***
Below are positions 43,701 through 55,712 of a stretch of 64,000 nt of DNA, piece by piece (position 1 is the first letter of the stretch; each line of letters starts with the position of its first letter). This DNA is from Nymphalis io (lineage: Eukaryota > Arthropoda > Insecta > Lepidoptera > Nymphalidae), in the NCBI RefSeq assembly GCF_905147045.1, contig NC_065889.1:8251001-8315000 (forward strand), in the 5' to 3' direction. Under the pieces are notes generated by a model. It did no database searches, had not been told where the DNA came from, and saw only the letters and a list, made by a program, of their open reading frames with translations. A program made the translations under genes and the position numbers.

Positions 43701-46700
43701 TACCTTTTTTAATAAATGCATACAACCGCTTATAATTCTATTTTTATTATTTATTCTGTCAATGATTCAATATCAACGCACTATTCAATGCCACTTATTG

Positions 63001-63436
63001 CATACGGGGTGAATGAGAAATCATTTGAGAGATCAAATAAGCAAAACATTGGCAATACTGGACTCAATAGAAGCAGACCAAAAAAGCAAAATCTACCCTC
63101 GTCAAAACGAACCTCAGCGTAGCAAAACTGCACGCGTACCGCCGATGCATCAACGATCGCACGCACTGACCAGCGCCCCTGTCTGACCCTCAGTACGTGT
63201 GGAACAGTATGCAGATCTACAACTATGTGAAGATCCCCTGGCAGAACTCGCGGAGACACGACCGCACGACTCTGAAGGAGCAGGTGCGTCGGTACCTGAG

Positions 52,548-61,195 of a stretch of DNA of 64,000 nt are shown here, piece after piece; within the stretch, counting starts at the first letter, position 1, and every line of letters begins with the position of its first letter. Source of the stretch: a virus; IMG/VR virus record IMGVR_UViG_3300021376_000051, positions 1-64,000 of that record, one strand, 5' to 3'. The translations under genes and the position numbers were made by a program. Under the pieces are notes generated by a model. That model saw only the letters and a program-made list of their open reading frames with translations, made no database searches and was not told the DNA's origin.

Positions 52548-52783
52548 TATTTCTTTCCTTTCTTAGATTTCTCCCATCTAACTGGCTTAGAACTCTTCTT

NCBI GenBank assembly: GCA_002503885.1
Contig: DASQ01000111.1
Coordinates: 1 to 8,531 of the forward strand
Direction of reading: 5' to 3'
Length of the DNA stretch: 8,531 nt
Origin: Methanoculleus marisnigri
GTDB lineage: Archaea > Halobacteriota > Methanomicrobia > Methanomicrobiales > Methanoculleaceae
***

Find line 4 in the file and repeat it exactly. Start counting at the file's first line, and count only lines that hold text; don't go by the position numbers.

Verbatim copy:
Positions 63001-63436